* What qualities, qualifications and characteristics will you bring to this office?
* I come from a family of very modest means. My father did not graduate from college until he was 40, and my mother never finished high school. I have dedicated my 27-year career in Washington to government, policy and Democratic politics because I am absolutely committed to maintaining the ladder of opportunity for others that helped me achieve my goals. I am proud to have served my country as a federal employee for 17 years – 12 in the U.S. Senate and nearly five in President Clinton’s administration. I have also run the most substantive and uplifting campaign, conducted according to the highest standard of ethics. I will take these qualities to Capitol Hill.
* How will voters best distinguish between you and your opponents?
* The most important distinction is that I am the only candidate in this race who has the full range of experience – at the local, regional, national and international – to have an impact in Congress from day one. My Democratic opponents have worked on important issues in Annapolis, but working in a one-party state during the unparalleled prosperity of the 1990s is not the best preparation for the tough fights in Congress.
Another important distinction is my commitment to comprehensive transportation solutions. Neither Mark Shriver nor Chris Van Hollen has ever shown any interest in transportation/traffic issues until running for Congress. Their support for the Inter County Connector is late and suspect.
Finally we differ on trade expansion. I have been one of the leading Democratic trade officials, and a strong supporter of the open trading system. I have also worked very hard to advance the linkages between trade and labor standards, trade and environment and trade and public health through my international work for the Campaign for Tobacco Free Kids. I have a long record of accomplishments and a network of friends and allies around the world that might enable me to have a real impact on these difficult issues of globalization. In contrast, my opponents display a reflexive hostility to trade, and have said they would not have supported the recently-passed Trade Promotion Authority, which I favored.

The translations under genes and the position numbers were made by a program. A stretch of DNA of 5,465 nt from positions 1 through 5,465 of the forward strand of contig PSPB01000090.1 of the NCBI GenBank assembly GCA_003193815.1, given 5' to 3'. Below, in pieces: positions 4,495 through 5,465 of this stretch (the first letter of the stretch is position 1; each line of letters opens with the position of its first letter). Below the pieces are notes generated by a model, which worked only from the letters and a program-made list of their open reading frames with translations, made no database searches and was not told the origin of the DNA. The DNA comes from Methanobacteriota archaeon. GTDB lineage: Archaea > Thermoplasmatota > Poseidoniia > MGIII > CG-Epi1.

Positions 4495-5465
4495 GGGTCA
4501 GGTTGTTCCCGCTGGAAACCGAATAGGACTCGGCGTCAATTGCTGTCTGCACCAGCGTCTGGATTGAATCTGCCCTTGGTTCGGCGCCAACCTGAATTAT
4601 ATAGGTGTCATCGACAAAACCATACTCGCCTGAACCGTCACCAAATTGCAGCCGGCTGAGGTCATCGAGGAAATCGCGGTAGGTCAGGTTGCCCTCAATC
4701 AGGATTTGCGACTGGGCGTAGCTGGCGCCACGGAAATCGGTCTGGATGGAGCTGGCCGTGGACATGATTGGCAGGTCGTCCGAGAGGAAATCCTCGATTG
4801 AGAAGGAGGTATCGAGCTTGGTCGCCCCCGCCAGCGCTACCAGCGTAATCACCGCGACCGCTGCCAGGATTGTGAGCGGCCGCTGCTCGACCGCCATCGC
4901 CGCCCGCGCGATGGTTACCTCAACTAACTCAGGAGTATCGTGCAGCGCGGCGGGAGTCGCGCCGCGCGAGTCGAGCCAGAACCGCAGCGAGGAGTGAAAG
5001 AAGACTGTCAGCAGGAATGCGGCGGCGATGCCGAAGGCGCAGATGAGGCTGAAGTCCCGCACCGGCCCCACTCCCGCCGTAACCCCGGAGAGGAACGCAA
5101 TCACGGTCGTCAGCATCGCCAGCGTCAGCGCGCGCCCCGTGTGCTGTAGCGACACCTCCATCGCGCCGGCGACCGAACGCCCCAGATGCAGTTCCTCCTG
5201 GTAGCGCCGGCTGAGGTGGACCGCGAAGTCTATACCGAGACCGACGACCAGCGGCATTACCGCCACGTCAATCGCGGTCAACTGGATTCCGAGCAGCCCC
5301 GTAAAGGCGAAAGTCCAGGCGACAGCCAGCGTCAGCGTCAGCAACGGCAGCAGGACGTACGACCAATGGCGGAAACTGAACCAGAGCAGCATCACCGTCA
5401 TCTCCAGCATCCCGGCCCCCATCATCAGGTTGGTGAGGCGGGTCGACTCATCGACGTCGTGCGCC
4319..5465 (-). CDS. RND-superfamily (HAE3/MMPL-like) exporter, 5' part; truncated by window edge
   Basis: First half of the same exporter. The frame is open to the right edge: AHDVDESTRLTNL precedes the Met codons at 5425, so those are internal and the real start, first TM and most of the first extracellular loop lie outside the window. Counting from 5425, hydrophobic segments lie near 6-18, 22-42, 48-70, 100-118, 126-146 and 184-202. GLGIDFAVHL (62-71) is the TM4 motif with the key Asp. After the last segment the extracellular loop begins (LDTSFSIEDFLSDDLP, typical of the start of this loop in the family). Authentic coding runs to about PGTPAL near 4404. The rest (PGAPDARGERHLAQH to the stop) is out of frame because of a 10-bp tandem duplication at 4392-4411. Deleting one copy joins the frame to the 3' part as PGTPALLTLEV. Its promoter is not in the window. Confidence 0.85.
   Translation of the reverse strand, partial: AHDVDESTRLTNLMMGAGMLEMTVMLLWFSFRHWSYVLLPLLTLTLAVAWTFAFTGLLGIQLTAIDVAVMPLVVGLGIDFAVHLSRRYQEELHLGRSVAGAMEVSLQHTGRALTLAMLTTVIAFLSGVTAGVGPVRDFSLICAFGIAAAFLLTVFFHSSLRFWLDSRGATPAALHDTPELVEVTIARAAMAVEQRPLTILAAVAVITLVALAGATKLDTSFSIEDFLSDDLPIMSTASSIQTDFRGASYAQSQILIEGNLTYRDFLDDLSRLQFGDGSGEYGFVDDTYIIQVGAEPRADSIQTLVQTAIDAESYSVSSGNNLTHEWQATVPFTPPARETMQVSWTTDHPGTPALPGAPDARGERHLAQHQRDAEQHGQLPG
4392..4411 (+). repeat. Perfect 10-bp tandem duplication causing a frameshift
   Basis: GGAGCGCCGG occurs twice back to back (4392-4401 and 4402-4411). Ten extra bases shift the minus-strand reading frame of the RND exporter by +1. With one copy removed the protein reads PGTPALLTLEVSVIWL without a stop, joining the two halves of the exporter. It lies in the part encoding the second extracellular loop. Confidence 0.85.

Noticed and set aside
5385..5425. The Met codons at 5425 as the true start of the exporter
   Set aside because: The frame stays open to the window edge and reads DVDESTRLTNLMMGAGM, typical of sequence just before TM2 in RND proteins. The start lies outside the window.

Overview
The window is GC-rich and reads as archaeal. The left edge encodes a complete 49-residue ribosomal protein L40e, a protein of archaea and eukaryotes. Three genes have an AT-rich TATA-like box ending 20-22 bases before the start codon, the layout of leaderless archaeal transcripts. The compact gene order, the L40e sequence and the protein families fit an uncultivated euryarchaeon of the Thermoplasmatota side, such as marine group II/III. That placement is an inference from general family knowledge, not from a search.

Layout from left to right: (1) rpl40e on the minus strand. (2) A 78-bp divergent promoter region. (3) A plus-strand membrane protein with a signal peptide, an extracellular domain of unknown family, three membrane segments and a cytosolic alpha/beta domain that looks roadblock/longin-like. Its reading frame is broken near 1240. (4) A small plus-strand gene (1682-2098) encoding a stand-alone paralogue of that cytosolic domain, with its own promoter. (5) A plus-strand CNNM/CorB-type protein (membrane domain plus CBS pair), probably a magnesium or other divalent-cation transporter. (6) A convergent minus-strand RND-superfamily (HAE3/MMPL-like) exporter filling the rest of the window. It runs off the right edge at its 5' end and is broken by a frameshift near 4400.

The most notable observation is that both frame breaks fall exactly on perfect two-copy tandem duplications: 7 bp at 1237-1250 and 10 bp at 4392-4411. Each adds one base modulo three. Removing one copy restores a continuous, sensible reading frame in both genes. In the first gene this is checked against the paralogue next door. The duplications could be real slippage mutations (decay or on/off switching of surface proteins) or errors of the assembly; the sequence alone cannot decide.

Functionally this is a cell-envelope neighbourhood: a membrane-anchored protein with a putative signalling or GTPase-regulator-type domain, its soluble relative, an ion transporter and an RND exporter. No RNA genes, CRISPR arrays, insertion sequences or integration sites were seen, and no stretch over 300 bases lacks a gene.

* What is one thing you promise not to do if elected?
* As the great political philosopher Woody Allen once said, “Ninety percent of life is just showing up.” I promise not to just show up in Congress, but to work hard to serve the interests of my constituents, the state of Maryland, and the country.
* What do you predict the short-term future of the budget will be like and what adjustments will you propose to prepare for your prediction?
* The Congressional Budget Office recently projected a $157 billion budget deficit in the federal budget for this fiscal year. The Bush tax cut has contributed to this largest swing from surplus to deficit since World War II. The Bush tax cuts, if left intact, mortgage our economic future and leave us without the funds for critical investments in health care, prescription drugs, school construction, transportation improvements and environmental protection. We have already seen the President reject Congress’ spending bill which included $344 million in aid to Israel and Palestine; $44 million to the District of Columbia; and $275 million for veterans’ health care. President Bush’s favorite domestic accomplishment, the “Leave No Child Behind Act” of 2001, actually leaves 28 programs called for in the Act unfunded.
* For what specific projects in Montgomery County will you work to get additional federal funding? Please address transportation projects specifically.
* In Congress I will work to get additional federal funding to: build the Purple Line; improve and upgrade Metro; build the ICC and other needed road improvements; increase and improve bus service.
I would also work to help our remarkable health sciences industry win more federal government contracts, as well as incentives for new entrepreneurs and small business owners.
* Do you support a study for a new Potomac River crossing in Montgomery County? What is your position on such a crossing?
* Although I am not in favor a new Potomac River crossing now, I believe that it is important to make a decision based on all the facts. To that end, I support a study of the proposed options for an additional crossing.
* How would you characterize transportation issues in Montgomery County and what specific actions would you support as a result?